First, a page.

Working World / Creative Commons

A new report from Wayne State University says Michigan's schools need to do more to combat bullying.

The report finds more than half of Michigan students feel bullying is still a problem in their school.

University of Michigan’s C.S. Mott Children’s Hospital National Poll on Children’s Health.

A new poll shows disagreement among parents about what exactly constitutes cyberbullying.

The University of Michigan’s C.S. Mott Children’s Hospital National Poll on Children’s Health asked hundreds of parents of children between 13 and 17 years old about cyberbullying.   

The poll found agreement that children bullying other children online is wrong. But agreement was more elusive on what exactly qualifies as cyberbullying and what’s the best response.

Steve Carmody / Michigan Radio

It may soon be a misdemeanor in Michigan to post “revenge porn” on the Internet.

A half-dozen states already have laws on the books to punish people who post nude or sexually explicit photos to the Web without the person’s consent.


As social media has embedded itself into our lives, so too has the national conversation about bullying.

Facebook, Twitter and other forms of social media have given bullies boundless opportunities to torture their victims. What used to be something that happened in school halls and classrooms now finds its way into every corner of the lives of our young people.

One of the voices that has joined this conversation about bullying is that of a Michigan filmmaker. Her newest film, shot in Oakland County, is called "The Bully Chronicles."

It brings us the story of teen bullying through the eyes of the bully, and she recently turned to the Huffington Post, where she wrote to the teens accused of bullying a 12-year-old Florida girl to the point where she committed suicide by jumping off a tower.

Her post was headlined "From One Bully To Another: An Open Letter to Rebecca Sedwick's Bullies."

Amy Weber joined us in the studio.

Listen to the full interview above.

Legislation proposed to criminalize bullying

May 28, 2013

Bullying could lead to jail time or a major fine in Michigan under legislation introduced Tuesday.

State Representative Dale Zorn says bullying someone, including cyber-bullying or calling someone a derogatory name, would be a criminal offense on a second occasion.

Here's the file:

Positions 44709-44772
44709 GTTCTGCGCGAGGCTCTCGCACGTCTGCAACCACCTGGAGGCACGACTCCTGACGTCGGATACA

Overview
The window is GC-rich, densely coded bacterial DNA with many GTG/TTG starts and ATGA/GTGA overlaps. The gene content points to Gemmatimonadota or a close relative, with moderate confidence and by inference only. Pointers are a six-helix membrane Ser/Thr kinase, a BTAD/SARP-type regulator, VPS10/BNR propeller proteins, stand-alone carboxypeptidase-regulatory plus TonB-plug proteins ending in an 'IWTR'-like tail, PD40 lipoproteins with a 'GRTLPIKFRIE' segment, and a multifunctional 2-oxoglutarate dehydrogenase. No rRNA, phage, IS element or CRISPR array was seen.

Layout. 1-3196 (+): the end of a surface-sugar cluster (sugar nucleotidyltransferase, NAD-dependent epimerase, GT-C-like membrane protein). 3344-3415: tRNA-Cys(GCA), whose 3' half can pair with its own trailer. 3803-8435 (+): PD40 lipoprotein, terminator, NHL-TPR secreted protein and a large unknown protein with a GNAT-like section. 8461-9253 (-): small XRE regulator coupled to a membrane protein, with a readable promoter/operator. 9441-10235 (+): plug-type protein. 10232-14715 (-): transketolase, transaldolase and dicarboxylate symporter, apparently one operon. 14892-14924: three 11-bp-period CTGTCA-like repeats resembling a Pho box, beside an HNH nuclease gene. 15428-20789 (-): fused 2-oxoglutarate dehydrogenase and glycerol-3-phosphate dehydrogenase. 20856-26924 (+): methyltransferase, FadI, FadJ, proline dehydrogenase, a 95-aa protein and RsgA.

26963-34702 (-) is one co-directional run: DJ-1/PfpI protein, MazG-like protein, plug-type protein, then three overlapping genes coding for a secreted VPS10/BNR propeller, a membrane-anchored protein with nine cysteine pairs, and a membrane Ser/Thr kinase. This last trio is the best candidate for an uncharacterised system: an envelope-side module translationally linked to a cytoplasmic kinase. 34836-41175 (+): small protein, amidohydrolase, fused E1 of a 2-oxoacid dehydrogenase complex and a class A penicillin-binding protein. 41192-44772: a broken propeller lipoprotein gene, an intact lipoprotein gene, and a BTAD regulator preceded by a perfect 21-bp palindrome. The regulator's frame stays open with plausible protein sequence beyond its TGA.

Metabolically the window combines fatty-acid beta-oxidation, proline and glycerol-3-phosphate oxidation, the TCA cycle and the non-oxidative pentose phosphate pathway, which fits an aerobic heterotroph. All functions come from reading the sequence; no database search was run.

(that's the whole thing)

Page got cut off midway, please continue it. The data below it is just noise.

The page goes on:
Steve Carmody/Michigan Radio

A couple hundred school counselors…mental health professionals and social workers are meeting today in Lansing.   They’re in town to discuss what can be done to reduce bullying in Michigan’s schools.

Paul Liabenow says people understand that bullying is not just about “mean girls being mean” or “bad boys will grow out of it”.

Liabenow is the executive director of the Michigan Elementary and Middle School Principals Association.

He says efforts in recent years to address bullying in schools are working.

Steven Polacco

Bullying, according to Michigan author Patricia Polacco, now follows children home.

Told through the eyes of Lyla Dean, Polacco’s new book Bully investigates the contemporary world of cliques and online bullying.

Because of social networking sites like Facebook, children are no longer able to evade bullying outside of school.

“Before, it was bad enough that you had to go to school and be teased. But at least you had the safety of your own home. Now with computers, they reach you at home,” says Polacco.

[F]oxymoron / flickr

Legislation to require school districts to monitor bullying over the Internet or cell phones is expected to be introduced next year.

“My fundamental interest comes from being a mom,” said one of the idea’s supporters, Democratic Senate Minority Leader Gretchen Whitmer. “Everyone has known someone who has been bullied, if it’s not themself, and I think with the technology that’s available to kids today, the bullying does not stay on the program. It follows them 24/7.”

Other lawmakers have reservations about the idea.